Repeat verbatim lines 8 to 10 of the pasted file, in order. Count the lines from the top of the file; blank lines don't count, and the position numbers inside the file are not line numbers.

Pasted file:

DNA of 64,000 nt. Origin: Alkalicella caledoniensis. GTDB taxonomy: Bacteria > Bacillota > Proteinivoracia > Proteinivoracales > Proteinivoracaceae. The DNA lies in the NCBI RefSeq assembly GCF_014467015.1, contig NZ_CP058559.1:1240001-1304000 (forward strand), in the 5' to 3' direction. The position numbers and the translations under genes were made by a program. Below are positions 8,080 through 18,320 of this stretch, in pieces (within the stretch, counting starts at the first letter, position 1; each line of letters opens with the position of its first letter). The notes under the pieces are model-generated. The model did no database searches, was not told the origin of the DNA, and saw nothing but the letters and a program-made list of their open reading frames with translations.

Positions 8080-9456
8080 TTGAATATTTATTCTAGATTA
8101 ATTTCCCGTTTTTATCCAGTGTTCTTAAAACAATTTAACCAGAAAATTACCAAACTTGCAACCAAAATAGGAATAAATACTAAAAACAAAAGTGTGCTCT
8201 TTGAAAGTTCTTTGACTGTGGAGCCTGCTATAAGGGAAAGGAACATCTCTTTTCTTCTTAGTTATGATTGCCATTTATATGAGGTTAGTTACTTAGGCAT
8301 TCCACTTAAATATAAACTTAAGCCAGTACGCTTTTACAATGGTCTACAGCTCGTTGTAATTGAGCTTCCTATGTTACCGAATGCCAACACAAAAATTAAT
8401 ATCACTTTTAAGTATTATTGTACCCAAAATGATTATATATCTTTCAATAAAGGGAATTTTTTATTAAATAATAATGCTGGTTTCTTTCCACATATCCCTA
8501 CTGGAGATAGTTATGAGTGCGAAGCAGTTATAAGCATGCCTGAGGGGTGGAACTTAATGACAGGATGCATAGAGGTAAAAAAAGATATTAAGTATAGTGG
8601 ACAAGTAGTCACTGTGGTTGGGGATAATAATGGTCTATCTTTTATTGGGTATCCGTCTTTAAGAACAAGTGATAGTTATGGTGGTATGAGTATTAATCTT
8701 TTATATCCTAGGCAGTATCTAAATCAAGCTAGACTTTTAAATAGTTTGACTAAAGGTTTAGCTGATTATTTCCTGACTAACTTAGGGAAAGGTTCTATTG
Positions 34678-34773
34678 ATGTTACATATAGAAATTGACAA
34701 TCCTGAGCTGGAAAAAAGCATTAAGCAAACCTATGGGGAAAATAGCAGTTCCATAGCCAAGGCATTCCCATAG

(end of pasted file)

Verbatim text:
8501 CTGGAGATAGTTATGAGTGCGAAGCAGTTATAAGCATGCCTGAGGGGTGGAACTTAATGACAGGATGCATAGAGGTAAAAAAAGATATTAAGTATAGTGG
8601 ACAAGTAGTCACTGTGGTTGGGGATAATAATGGTCTATCTTTTATTGGGTATCCGTCTTTAAGAACAAGTGATAGTTATGGTGGTATGAGTATTAATCTT
8701 TTATATCCTAGGCAGTATCTAAATCAAGCTAGACTTTTAAATAGTTTGACTAAAGGTTTAGCTGATTATTTCCTGACTAACTTAGGGAAAGGTTCTATTG